Quick: bring something to read to him on the train! This last-minute thought, just before setting the burglar alarm, sends me rushing to the pair of small bookshelves outside the bathroom which contain the old Ladybird books. Which of them shall we take? Rapunzel, Rumpelstiltskin, Florence Nightingale, The Princess and the Pea, The Fireman. They’ll do. They fit into the handbag, and I set out knowing that, even if we run out of water and KitKats, and there’s no refreshment trolley, we’ll have enough mental nourishment to keep us going through whatever South West Trains might inflict on us.
Ladybird Books live in my heart and in the hearts of countless members of my generation who spent their pocket money on them in the 1960s and ’70s. (Their price, for twenty-nine years, was unchanged at two shillings and sixpence). The emotions expressed in their illustrations became our lifelong examples. What is yearning? We picture the childless wife in Rapunzel who looks at the salad growing in the witch’s garden and knows she will ‘pine away and die’ if she doesn’t eat some. What is a daunting task? We picture the miller’s daughter being taken into her first roomful of straw by the king and being expected to spin the straw into gold or ‘you shall die’. What is despair and what is hope? We picture the contrasting hospitals in Florence Nightingale: first, the one with straw on the floor and wounded men slumped in agony and neglect; then the one a few pages on, with bandaged men tucked up in cosy beds in rows, the two in the foreground chatting and laughing while the nurses busy themselves in the background.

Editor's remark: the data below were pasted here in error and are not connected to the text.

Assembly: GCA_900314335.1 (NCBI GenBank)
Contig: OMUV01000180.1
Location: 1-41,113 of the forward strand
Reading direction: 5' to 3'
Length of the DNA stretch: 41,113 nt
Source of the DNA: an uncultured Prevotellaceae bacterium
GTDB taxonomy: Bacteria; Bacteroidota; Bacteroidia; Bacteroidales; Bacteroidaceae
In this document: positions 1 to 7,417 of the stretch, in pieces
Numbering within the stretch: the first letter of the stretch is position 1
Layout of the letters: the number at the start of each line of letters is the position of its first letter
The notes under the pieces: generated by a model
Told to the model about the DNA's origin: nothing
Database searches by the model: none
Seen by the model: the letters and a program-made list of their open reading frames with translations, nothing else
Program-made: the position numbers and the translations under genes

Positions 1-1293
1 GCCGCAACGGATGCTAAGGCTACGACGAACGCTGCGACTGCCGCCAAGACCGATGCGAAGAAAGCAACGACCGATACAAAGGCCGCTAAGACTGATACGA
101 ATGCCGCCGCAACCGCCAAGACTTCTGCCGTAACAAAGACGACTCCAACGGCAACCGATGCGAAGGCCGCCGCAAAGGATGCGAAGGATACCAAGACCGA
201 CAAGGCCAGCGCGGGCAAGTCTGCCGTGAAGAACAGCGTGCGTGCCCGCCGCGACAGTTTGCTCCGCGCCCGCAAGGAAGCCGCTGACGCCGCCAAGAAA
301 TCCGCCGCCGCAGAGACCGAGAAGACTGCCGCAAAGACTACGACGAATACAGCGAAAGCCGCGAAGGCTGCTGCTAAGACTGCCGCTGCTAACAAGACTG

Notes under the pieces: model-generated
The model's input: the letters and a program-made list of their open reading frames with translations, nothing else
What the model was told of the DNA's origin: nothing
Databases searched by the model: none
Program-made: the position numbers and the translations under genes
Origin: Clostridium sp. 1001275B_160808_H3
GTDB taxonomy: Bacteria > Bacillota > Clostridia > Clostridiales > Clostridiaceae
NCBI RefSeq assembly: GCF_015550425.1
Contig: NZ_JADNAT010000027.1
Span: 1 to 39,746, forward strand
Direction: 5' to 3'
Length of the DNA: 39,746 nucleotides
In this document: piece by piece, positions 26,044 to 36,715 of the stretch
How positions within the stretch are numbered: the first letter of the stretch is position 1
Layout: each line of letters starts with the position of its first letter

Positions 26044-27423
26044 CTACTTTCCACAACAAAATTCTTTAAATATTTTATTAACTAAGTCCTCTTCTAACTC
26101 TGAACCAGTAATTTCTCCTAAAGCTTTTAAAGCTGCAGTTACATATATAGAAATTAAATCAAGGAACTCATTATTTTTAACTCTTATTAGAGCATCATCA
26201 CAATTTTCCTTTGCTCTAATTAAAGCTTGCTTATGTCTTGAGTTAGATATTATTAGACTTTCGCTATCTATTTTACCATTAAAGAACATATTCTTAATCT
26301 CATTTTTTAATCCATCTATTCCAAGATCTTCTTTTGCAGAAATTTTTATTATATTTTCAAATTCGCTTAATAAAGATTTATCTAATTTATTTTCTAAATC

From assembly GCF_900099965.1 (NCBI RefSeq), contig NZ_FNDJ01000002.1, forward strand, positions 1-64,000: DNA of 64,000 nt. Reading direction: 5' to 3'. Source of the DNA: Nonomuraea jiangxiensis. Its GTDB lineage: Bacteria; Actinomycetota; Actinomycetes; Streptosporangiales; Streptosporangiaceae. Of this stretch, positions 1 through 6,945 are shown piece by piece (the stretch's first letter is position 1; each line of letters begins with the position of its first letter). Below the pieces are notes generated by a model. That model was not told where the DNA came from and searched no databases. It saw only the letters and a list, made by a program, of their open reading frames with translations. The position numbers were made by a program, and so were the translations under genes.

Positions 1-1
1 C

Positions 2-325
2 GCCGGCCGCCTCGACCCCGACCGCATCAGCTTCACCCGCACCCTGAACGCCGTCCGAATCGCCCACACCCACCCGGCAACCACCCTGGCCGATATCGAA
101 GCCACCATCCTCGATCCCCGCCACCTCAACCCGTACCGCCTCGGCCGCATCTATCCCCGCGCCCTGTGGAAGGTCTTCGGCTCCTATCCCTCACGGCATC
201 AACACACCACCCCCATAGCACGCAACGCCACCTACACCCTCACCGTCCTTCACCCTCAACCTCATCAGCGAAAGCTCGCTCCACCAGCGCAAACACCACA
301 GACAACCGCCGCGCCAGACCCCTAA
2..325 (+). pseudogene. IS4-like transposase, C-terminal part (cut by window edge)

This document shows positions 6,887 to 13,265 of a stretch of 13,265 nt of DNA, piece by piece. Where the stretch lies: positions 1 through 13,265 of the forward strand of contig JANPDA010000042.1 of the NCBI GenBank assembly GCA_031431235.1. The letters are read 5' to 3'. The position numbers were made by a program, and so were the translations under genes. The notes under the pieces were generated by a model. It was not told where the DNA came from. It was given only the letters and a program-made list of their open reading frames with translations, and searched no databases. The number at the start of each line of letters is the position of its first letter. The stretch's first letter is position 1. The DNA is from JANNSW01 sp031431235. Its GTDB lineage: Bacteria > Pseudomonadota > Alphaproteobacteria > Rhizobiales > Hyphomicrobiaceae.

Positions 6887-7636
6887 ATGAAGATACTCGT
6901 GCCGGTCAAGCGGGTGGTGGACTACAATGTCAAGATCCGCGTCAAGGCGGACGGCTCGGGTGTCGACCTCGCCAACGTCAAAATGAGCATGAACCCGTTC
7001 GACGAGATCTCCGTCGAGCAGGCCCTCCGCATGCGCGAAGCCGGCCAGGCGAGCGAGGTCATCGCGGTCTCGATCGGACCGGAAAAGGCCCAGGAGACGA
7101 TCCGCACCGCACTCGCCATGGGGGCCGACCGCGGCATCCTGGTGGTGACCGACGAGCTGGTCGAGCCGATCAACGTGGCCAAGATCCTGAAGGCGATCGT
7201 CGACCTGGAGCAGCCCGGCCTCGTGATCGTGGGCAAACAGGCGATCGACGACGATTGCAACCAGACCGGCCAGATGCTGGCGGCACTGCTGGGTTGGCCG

As parents, we long to bequeath these images to our children, so they may be nourished and inspired for life as we have been. To see my 4-year-old (as we pass Andover) transfixed by the picture of Rumpelstiltskin, in his stripy tights, stamping so hard that his foot goes
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